While the opposition focus is primarily on what Alexis and Özil are doing, Ramsey is often left free to run untracked from deep and get into dangerous areas, as he did many times on Wdnesday night, most productively to head back across goal to assist Olivier Giroud’s match clinching goal at the death.

That Ramsey still had the energy to make lung-bursting runs that late in a second match in four days is commendable and testament to his engine. However, praise for him centring on just his engine would be wrong and reductive, as there is so much more to his game than that.

As the last few weeks and his performance for Wales at Euro 2016 clearly indicate, Ramsey is an excellent central midfielder, who can be devastatingly effective when played in a functioning system where everyone does what they’re told to, at the level that’s expected of them, and alongside an appropriate partner who he dovetails well with.

In the current system, he thrives as one of the central midfielders alongside a Xhaka type, and his performances for Wales further up the pitch suggest he can be lethal in one of the more advanced positions should an opening arise there over the summer. A case could be made for how he’s the player Arsenal can least afford to lose.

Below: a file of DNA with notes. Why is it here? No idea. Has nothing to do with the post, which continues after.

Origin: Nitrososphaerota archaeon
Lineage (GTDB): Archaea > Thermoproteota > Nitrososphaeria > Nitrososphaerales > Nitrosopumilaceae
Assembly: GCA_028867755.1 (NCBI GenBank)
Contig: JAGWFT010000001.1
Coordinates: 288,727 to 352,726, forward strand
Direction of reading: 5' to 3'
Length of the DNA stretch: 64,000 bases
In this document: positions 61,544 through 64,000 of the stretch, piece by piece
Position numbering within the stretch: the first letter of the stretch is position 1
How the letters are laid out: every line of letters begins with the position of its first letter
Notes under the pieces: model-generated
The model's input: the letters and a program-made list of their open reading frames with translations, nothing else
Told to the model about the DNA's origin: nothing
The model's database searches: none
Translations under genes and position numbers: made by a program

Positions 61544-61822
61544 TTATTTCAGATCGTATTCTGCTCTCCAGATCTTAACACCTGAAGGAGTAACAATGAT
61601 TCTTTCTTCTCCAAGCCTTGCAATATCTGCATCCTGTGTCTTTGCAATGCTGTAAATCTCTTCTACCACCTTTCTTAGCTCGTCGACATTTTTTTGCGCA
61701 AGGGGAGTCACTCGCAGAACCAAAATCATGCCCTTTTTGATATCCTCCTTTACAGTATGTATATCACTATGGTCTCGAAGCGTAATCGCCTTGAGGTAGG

Another player who has impressed since the formation switch is Petr Cech. Since returning from his injury, he has consistently performed at the level everyone at Arsenal expected from him when he signed from Chelsea in the summer of 2015. He looked assured, confident, and made big saves when called upon. His distribution of the ball from restarts, which was alarming at times in the first half of the season, has also improved considerably since the formation change and redistribution of bodies around the pitch.

The one negative about last night’s match was Alex Oxlade-Chamberlain limping off with a tight hamstring. The Ox has spoken in the past about the heartache of missing the 2014 cup final through injury and only came on with a minute plus stoppage time to play in 2015. 18 days to recover from a hamstring is going to be cutting it fine. Another issue this poses is that Hector Bellerin will be required to play all of Arsenal’s remaining matches on an ankle that already needs to be surgically repaired in the summer.

Arsenal now go on to play at Stoke on Saturday evening, where a first win since 2010 would take them to within a point of Liverpool, who travel to West Ham on Sunday lunchtime.

Stoke have been indifferently existing in midtable purgatory for some weeks now, but always save something special for Arsenal and have no time for sentiment even when there is nothing for themselves to play for, as they demonstrated when they ruined Steven Gerrard’s farewell with a 6-1 win.

While Wenger may be tempted to view this match as ‘One For Giroud’, Arsenal may be better served going in with Welbeck’s pace up top to get in down the sides of Stoke’s lumbering centre backs, learning from the selection error at Spurs.